In particularly preferred embodiments, the bismuth-containing elements of bullets according to the invention contain about 98% by weight or more bismuth. For example, an alloy containing about 98% by weight bismuth and about 2% by weight tin or antimony can be used in bullets which perform ballistically substantially the same as lead.

In other particularly preferred embodiments, the bismuth-containing elements of bullets in accordance with the present invention contain about 99% by weight or more bismuth. For example, an alloy of about 99% by weight bismuth and about 1% by weight zinc has about the same density as lead and performs substantially the same ballistically as lead.

The present invention can provide bullets which perform ballistically substantially the same as corresponding bullets made with lead. Furthermore, bullets containing bismuth in accordance with the present invention have deformation characteristics similar to corresponding bullets made with lead. This provides bullets containing bismuth according to the invention with similar animal stopping characteristics as corresponding bullets made with lead, but without the poisonous effects of lead on the environment.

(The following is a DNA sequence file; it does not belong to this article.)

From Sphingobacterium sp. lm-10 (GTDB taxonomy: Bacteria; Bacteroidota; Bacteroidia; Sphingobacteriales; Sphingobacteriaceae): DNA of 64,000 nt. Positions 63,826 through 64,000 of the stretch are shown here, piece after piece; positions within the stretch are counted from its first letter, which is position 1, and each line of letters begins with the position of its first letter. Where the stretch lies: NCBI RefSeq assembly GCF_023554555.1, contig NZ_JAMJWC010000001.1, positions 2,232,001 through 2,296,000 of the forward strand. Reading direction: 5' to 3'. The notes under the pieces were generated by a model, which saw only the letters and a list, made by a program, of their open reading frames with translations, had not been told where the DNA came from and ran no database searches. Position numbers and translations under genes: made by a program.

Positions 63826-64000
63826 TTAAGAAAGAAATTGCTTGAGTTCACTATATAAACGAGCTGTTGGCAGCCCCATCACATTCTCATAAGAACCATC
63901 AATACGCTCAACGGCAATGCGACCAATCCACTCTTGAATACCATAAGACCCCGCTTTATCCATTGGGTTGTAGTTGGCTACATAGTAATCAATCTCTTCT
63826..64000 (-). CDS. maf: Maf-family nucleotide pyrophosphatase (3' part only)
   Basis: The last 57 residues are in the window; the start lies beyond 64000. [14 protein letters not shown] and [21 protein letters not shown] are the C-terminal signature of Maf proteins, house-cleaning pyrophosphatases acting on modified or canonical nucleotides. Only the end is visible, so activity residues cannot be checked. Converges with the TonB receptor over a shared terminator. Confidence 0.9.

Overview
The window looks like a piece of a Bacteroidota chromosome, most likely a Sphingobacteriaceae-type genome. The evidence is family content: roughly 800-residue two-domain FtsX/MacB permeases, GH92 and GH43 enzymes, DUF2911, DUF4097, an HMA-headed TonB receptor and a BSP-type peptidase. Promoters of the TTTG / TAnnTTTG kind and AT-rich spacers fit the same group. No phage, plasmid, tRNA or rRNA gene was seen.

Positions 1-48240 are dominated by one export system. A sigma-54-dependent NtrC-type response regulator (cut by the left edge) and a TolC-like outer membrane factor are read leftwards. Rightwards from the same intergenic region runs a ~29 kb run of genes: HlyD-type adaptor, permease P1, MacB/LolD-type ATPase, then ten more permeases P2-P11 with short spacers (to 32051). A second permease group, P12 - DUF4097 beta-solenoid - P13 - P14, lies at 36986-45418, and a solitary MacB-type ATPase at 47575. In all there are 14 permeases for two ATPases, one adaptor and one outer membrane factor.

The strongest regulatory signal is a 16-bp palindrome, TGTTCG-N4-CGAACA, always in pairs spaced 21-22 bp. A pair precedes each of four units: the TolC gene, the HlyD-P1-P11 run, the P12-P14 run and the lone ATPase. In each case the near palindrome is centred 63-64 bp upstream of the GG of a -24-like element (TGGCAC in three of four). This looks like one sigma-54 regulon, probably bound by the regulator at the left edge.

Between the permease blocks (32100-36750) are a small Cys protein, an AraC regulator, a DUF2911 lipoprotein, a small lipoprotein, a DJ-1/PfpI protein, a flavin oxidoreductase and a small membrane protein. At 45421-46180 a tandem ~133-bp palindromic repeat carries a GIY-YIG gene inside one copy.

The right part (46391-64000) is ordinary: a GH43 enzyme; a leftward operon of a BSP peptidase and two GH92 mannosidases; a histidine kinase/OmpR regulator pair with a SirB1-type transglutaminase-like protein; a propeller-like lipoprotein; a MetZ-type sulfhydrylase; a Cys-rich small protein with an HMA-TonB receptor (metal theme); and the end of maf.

Since many modifications, variations and changes in detail may be made to the described embodiments, it is intended that all matter in the foregoing description and shown in the accompanying drawings be interpreted as illustrative and not in a limiting sense.

Patent Citations
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Reference
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Referenced by
Citing PatentFiling datePublication dateApplicantTitle
US5763819 *Sep 12, 1995Jun 9, 1998Huffman; James W.Obstacle piercing frangible bullet
US6248150Jul 20, 1999Jun 19, 2001Darryl Dean AmickMethod for manufacturing tungsten-based materials and articles by mechanical alloying
US6363856 *Jun 8, 1999Apr 2, 2002Roscoe R. Stoker, Jr.Projectile for a small arms cartridge and method for making same
US6527824Jun 18, 2001Mar 4, 2003Darryl D. AmickMethod for manufacturing tungsten-based materials and articles by mechanical alloying